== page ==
Travel Planning Tips
Making sure you arrive at the right time of year can make all the difference between a great honeymoon holiday or a disappointingly wet one. And while the skies are not always blue in the tropics, rainfall typically occurs during the late afternoon leaving the rest of the day sunny with clear skies.
If you are planning a long haul trip, just remember that seasons reverse between the Northern and Southern Hemispheres: i.e. winter in Europe is summer in Australia and the South Pacific, and vice versa; mid-winter in Australia is July and August – the peak summer holiday in Europe!
– The Northern Hemisphere contains all of Europe, North America, Central America and the Caribbean as well as around two thirds of Africa, a small slice of South America and the majority of Asia, excluding Indonesia.
Tropical regions in the Northern Hemisphere are typically hot all year and experience a rainy season during the summer months and a cooler dry season in the winter months. Temperate regions, such as Europe, experience four distinct seasons annually.
– The Southern Hemisphere lies south of the equator and contains Australia, New Zealand, the South Pacific islands, South America, the southern half of Africa and most of Indonesia.
Due to the earth’s rotation relative to the sun, summer lasts from December to March and winter from June to September; vice versa in the Northern Hemisphere.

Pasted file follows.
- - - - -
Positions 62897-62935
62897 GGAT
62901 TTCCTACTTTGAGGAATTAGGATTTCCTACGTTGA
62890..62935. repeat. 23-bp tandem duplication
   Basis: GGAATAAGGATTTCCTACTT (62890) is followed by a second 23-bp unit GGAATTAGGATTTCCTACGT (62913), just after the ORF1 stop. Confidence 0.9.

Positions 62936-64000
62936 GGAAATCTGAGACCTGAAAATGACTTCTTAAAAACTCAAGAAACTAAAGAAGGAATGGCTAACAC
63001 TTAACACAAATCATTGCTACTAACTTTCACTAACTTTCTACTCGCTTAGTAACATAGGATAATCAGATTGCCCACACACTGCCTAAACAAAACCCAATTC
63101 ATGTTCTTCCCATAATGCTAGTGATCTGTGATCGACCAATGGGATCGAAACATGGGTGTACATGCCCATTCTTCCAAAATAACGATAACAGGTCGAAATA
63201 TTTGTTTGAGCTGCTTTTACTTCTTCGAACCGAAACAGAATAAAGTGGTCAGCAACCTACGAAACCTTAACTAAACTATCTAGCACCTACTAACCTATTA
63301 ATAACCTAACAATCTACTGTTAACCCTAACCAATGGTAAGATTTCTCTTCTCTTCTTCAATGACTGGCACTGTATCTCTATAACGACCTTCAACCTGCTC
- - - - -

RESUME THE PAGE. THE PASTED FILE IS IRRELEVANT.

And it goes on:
Typically in the Southern Hemisphere, summer (December to March) is hot, wet and humid, while winter (June to September) is warm, dry and sunny with mainly clear skies.
Good weather also brings in crowds and peak season pricing. Unless your budget is bottomless, you may want to consider travelling during the off-peak and shoulder seasons to take advantage of less-crowded beaches as well as discounted prices in airfares and hotel rooms.
Shoulder seasons typically lie between the wet and dry seasons in the tropics and during late spring and early autumn in temperate climate destinations such as the Mediterranean.
Note: Our weather guide is produced from meteorological data sourced from the United States National Oceanic and Atmospheric Administration (NOAA) and the World Meteorological Organization (WMO) in addition to data sourced from the meteorology departments of countries around the world.